Throughout our research, we found a number of catalysts for neighborhood change in Hong Kong. These included foreign speculation in the real estate market, private development, constrained supply and rising housing prices due to the narrative of land scarcity, real and perceived.
However, the URA’s developments consistently arose as one of the most distinctive causes of neighborhood change in Hong Kong. Although the organization’s projects often help improve physical conditions within the city, significant populations are also directly or indirectly displaced. Crucially, that displacement includes not only physical displacement, but also cultural displacement for even those who are not forced to relocate. The burdens are particularly notable for ethnic minorities, recent immigrants, and those without formal documentation.
We garnered specific insights from our region-wide typologies and case studies that point to two different but related trends. Our quantitative analysis showed that with a growing percentage of sole tenants and private permanent housing in Hong Kong from 2001 to 2016, the displacement pressures are largely concentrated in and around Kowloon City, while exclusionary areas are dispersed throughout the entire region. Our case studies also specifically show how URA development is impacting thousands of residents in both Sham Shui Po and To Kwa Wan, as well as the steps residents and community organizations are taking to resist individual projects.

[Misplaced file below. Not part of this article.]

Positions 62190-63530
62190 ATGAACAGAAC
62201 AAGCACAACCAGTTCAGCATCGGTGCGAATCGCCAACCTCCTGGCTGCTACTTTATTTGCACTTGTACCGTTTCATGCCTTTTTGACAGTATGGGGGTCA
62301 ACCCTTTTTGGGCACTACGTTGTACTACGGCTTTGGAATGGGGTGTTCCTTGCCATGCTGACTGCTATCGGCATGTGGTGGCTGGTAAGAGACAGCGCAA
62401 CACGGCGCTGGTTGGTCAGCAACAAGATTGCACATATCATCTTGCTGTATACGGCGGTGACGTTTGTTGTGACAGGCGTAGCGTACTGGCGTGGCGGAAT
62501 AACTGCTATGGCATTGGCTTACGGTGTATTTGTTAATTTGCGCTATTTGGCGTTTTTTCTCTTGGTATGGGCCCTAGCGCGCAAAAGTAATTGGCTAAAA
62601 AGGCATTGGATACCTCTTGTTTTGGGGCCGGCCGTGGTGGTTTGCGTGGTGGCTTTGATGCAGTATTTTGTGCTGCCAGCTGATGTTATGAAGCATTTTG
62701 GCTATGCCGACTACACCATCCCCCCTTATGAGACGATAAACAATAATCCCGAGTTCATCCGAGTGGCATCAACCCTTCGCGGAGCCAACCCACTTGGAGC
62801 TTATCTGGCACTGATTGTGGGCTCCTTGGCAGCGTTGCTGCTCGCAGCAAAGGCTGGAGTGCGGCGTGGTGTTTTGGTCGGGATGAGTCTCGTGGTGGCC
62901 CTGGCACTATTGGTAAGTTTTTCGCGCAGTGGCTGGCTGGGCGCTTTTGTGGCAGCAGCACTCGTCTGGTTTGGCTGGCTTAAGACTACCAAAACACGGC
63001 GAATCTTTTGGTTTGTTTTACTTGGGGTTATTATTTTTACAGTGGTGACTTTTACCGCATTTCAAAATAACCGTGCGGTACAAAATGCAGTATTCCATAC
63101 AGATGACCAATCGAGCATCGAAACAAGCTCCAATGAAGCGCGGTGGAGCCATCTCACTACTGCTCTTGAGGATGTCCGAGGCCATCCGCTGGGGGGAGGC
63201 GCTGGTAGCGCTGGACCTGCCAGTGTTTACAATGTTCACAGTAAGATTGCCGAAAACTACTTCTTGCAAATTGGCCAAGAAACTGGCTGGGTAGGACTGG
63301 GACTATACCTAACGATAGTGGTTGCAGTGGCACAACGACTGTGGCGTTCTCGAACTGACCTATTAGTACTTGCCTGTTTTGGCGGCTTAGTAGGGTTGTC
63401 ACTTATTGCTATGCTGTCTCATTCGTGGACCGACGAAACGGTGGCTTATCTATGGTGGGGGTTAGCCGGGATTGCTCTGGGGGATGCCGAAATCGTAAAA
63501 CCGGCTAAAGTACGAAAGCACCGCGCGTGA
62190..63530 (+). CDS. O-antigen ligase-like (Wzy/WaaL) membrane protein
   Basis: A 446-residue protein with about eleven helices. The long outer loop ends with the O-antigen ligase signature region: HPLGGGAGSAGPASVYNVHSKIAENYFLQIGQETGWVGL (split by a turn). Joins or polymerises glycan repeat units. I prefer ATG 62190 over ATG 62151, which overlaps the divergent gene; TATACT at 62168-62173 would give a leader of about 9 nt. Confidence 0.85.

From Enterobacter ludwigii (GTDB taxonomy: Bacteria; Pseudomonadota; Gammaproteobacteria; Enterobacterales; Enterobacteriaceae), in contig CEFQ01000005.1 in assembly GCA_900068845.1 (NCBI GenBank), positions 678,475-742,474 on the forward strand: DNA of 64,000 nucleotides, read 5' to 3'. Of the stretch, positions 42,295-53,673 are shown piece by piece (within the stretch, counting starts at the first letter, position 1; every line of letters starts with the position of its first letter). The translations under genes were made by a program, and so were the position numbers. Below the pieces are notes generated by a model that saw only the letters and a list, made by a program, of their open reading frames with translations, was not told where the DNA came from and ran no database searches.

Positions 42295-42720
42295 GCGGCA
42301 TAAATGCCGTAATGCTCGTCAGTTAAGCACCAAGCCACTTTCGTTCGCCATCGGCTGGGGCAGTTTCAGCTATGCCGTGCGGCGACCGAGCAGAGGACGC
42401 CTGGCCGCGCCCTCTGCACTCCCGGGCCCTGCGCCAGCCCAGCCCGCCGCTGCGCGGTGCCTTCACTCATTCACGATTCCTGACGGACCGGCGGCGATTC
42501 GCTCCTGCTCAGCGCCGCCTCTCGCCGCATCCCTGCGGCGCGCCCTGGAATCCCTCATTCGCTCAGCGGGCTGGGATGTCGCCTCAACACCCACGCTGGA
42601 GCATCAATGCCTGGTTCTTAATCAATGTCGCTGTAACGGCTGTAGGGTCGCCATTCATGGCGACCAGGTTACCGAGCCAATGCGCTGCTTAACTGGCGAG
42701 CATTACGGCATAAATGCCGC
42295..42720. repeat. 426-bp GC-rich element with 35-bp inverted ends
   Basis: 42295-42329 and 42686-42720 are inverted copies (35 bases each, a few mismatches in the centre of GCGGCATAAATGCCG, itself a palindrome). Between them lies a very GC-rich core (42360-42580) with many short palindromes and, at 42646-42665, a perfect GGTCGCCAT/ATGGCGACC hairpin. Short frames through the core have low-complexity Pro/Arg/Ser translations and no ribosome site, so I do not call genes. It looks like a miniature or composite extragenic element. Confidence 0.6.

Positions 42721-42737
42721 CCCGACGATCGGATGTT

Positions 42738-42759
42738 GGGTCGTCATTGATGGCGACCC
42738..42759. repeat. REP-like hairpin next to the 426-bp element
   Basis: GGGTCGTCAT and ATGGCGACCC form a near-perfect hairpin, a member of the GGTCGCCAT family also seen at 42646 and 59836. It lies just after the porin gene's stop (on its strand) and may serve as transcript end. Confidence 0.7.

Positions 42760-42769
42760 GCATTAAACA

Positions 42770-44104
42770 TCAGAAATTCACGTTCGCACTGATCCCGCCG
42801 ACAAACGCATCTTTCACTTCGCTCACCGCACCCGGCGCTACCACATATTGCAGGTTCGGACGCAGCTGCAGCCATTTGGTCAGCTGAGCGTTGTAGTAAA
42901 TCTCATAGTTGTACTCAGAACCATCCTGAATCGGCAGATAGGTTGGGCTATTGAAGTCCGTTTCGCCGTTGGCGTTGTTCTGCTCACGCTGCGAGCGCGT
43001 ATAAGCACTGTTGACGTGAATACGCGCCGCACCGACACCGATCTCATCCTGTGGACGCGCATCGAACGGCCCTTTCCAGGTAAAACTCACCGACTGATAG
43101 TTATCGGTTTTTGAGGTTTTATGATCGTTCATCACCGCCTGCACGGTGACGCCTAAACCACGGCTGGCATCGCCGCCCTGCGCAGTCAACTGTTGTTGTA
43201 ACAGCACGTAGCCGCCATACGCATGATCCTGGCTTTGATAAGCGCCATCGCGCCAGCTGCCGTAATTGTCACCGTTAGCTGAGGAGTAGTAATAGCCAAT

We believe that the magnitude of the displacement caused by URA projects could be mitigated through a variety of means. These include:
- Amending the Urban Renewal Strategy (URS) to have a stricter definition of the Authority’s obligations to residents in a redevelopment area before, during, and after the project.
- Better informing existing residents of their rights, and consistently providing translation services for those who do not speak English or Cantonese.
- Engaging with community groups ahead of selecting development sites.
- Standardizing the relocation process for existing residents.
- Loosening relocation requirements to accommodate those who live in subdivided flats, are nonresidents, or have limited documentation.
- Encouraging the URA to develop more sites in the New Territories, rather than exclusively in Kowloon City and on Hong Kong Island.
- Re-introducing rent control, perhaps in a limited capacity, in those areas slated for redevelopment, to preempt rent hikes and forced evictions.